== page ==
Bribery demands on Italian households decline, official survey reports

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ROME (Reuters) - Corruption in Italy has declined over the last few years but remains a problem, with business owners and the self employed the most affected, a report published on Thursday by the national statistics bureau found.

The reduction, although significant, leaves a large number of Italians, particularly those in business, vulnerable to illicit demands that could impact their livelihoods and the overall economic landscape.

The number of demands for bribes received by Italian households in exchange for access to services or facilities fell to 1.3% in the last three years, from 2.7% in a similar survey conducted in 2015-2016, ISTAT said in its report.

Despite this downturn - which according to ISTAT may have been affected by COVID-19 pandemic - 5.4% of households have been asked to offer some form of bribe in the past in forms such as cash, favours or gifts.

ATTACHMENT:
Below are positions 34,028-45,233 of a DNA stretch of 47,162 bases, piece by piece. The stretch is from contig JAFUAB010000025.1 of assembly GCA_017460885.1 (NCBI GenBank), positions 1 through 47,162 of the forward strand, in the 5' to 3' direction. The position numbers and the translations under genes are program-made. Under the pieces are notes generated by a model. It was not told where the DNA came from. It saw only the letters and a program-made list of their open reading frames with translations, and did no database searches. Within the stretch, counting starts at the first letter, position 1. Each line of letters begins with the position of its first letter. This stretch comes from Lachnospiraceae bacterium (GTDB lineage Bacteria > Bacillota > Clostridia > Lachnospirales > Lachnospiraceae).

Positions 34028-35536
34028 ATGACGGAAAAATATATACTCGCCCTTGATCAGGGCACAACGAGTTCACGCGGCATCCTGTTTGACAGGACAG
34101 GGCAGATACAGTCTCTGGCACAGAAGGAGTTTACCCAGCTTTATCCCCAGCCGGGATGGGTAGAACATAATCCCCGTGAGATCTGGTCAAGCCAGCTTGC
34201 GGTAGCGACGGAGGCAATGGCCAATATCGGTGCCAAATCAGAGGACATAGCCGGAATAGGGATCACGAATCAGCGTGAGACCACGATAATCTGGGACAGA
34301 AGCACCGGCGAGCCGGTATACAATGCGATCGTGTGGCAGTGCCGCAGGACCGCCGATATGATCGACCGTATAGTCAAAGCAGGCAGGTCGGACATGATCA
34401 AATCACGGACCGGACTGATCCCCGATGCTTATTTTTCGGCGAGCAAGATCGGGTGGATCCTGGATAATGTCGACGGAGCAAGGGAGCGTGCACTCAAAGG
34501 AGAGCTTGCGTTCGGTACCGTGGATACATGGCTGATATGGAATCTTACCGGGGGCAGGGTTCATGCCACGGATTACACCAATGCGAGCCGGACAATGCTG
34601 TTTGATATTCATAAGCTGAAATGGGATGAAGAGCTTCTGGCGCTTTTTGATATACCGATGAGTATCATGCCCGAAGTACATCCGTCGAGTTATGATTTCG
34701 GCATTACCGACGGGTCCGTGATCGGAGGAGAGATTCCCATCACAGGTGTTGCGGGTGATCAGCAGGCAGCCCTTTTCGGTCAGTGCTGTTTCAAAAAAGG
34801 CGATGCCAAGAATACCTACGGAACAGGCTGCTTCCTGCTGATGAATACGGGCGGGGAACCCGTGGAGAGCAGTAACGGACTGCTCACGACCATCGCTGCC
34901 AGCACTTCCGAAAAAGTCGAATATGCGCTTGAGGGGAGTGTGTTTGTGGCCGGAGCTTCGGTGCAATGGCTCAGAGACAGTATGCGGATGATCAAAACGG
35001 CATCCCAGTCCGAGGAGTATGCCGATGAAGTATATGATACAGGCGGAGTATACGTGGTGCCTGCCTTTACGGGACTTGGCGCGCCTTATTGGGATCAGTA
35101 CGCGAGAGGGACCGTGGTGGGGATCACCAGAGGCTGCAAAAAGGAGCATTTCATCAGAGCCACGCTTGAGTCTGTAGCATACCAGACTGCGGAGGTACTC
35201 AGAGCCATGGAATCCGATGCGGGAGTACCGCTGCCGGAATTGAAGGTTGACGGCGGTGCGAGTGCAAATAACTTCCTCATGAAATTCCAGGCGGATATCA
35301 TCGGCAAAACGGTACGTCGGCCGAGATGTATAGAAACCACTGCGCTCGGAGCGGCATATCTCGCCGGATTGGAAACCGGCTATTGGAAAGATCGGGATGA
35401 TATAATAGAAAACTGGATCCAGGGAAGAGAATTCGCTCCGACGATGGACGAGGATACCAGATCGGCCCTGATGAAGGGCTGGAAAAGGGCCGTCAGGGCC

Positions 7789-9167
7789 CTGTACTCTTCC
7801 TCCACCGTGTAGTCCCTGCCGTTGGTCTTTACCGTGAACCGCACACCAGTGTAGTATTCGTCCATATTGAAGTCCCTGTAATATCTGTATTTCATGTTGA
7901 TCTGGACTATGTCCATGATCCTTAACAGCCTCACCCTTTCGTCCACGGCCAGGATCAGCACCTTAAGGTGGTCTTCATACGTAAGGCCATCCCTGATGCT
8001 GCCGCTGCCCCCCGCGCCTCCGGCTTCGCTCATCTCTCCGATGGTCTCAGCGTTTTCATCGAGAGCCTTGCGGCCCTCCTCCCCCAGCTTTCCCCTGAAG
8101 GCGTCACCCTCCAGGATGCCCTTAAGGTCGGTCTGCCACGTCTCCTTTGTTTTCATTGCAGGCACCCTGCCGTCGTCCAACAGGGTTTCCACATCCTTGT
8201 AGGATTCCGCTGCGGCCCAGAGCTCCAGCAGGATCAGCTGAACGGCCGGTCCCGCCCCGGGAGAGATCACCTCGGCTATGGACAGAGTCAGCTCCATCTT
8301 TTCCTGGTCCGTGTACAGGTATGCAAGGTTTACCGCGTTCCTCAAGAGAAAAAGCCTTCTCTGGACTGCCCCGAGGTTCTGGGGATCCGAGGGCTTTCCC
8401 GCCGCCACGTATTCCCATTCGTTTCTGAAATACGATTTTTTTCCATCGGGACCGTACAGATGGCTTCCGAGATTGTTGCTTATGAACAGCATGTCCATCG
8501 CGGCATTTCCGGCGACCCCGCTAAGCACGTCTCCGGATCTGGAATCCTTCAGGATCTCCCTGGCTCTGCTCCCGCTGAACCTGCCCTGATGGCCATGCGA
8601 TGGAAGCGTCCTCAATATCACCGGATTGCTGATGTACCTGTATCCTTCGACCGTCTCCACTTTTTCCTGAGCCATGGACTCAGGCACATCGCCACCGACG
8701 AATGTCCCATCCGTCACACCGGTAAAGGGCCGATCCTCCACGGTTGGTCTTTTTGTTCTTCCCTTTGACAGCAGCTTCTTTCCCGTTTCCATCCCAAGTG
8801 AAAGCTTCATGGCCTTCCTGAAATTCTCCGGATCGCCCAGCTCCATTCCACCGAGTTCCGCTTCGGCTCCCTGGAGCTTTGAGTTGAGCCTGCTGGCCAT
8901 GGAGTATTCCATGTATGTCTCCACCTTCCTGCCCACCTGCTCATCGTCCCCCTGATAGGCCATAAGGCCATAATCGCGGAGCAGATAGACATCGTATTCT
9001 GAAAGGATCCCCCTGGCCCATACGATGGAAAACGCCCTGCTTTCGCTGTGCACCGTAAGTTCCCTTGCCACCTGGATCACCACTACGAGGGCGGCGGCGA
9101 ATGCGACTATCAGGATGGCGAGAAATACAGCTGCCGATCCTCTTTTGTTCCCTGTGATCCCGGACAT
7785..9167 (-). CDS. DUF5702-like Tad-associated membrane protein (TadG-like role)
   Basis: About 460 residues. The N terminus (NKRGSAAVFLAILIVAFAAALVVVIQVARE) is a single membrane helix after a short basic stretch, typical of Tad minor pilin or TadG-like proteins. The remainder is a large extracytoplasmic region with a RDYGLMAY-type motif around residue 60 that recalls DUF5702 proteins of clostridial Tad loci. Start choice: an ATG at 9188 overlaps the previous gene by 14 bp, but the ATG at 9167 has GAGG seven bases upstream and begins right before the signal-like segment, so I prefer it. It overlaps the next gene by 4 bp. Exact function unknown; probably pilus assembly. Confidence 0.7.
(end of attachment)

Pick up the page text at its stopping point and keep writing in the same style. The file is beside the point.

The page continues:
Italy has in recent years been spared the high profile political corruption scandals that swept away its ruling class in the 1990s, but cases of alleged graft at a local level remain a problem that periodically comes to light, most recently in the city of Genoa.

According to ISTAT, 38.5% of those classified as entrepreneurs or self-employed said they could be obliged to offer sweeteners in return for access to services such as permits, contracts or to speed up legal proceedings, compared to a figure of 32.4% in the previous survey.

One person out of five would be prepared to pay for their child to get a job, with a higher percentage, 23.4%, in the south of Italy where unemployment is highest.

(Reporting by Antonella Cinelli, editing by Keith Weir)